Endo IV assay
An example of the new Endo IV-based assay is shown in . A probe and an enhancer are hybridized to a complementary synthetic target with a one base gap between them.
The signal is substantially diminished in the absence of the enhancer. A rigid hydroxyprolinol linker () between the oligonucleotide and fluorophore FL1, critical for sensitivity and specificity, was used in this experiment. The results in illustrate the importance of all components used in the assay. The cleavage of the fluorophore is highly target dependent and its rate is amplified in the presence of the enhancer oligonucleotide. Very low non-target-dependent cleavage is an important feature of the Endo IV assay.
Optimization of Endo IV enzyme activity
Effects of pH and cations on E.coli Endo IV activity was determined using the probe, enhancer and target (). It was shown that Endo IV cleavage of the probe has a relatively flat pH optimum in the range between pH 8.5 and 9.5. For compatibility with post-PCR Endo IV amplification the assay buffer with pH 8.6 was chosen, similar to that of the PCR master mixture. Inclusion of the divalent magnesium cation in the buffer ranging from 0 to 20 mM, resulted in more than 2-fold increase in cleavage rate, the optimum range was ~5–8 mM. A concentration of 5 mM was chosen for the Endo IV assay. It was determined that the monovalent cations, such as Li, Na, K and Rb, inhibit Endo IV cleavage activity for the concentrations studied in the range from 0 to 100 mM. An inhibition of ~30% was observed at 20 mM monovalent cation concentration, which increased to ~60–70% at 100 mM concentration. The optimum probe concentration was determined to be ~600 nM, please see Supplementary Figures 1–3.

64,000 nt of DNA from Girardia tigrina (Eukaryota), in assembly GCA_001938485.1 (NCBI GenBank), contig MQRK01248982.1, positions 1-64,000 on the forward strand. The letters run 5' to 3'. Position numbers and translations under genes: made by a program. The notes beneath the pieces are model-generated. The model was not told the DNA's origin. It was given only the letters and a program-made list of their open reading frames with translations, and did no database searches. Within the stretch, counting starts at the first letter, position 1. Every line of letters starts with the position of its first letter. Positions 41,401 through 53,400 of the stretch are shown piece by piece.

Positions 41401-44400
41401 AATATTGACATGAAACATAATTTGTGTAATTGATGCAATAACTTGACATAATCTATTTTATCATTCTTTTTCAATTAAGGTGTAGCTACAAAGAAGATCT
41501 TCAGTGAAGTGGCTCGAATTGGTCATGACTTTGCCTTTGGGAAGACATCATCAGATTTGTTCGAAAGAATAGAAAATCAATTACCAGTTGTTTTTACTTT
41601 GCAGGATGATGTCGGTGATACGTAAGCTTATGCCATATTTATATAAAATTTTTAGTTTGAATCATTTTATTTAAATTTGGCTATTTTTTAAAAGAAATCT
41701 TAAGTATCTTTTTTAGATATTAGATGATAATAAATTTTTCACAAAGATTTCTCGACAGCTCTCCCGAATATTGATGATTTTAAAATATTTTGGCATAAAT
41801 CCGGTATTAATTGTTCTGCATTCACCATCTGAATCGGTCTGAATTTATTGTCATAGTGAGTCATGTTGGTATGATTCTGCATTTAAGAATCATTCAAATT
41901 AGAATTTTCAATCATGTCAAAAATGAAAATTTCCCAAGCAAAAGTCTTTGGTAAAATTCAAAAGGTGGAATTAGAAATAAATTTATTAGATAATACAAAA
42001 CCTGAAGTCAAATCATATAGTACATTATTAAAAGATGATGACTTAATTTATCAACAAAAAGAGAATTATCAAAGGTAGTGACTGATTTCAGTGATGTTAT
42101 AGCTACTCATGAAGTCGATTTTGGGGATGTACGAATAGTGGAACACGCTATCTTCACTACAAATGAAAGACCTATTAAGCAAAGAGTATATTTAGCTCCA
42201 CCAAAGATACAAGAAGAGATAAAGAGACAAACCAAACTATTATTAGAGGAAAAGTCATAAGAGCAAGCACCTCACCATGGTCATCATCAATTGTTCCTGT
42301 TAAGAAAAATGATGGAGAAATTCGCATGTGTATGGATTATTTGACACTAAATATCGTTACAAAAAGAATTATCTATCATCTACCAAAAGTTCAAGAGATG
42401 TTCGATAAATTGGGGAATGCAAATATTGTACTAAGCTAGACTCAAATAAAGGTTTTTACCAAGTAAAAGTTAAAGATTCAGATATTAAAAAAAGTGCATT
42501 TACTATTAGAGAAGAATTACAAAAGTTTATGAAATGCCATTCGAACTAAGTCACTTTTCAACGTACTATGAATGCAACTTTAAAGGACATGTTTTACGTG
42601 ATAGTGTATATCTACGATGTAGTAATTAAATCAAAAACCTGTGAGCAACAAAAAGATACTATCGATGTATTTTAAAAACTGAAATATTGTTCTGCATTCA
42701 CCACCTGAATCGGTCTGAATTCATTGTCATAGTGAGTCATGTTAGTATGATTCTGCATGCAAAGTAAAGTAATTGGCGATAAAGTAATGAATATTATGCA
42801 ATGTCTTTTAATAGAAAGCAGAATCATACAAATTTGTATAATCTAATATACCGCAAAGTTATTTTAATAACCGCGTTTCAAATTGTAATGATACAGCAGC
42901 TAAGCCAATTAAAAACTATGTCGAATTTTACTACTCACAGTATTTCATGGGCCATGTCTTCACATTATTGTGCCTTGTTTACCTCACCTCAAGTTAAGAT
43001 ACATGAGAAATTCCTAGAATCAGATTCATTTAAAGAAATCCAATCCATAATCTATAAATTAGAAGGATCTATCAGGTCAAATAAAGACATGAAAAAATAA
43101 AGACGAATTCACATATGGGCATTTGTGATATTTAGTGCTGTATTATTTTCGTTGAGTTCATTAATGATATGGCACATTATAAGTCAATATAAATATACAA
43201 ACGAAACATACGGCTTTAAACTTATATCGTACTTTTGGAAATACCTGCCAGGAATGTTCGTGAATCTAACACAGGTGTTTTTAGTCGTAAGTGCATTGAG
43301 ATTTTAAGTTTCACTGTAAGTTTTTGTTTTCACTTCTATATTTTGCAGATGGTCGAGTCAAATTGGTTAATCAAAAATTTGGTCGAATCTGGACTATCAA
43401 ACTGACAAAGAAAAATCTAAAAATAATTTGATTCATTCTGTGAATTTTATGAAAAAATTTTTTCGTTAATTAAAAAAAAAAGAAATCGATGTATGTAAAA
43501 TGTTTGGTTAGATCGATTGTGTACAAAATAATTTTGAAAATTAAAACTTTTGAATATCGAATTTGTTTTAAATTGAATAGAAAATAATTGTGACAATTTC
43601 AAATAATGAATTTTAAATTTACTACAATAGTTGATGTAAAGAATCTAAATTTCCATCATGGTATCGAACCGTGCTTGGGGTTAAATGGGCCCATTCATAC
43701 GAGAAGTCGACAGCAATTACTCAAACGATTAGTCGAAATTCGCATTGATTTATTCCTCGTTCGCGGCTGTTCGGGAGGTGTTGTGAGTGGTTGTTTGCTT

Optimization of fluorophore and linker structures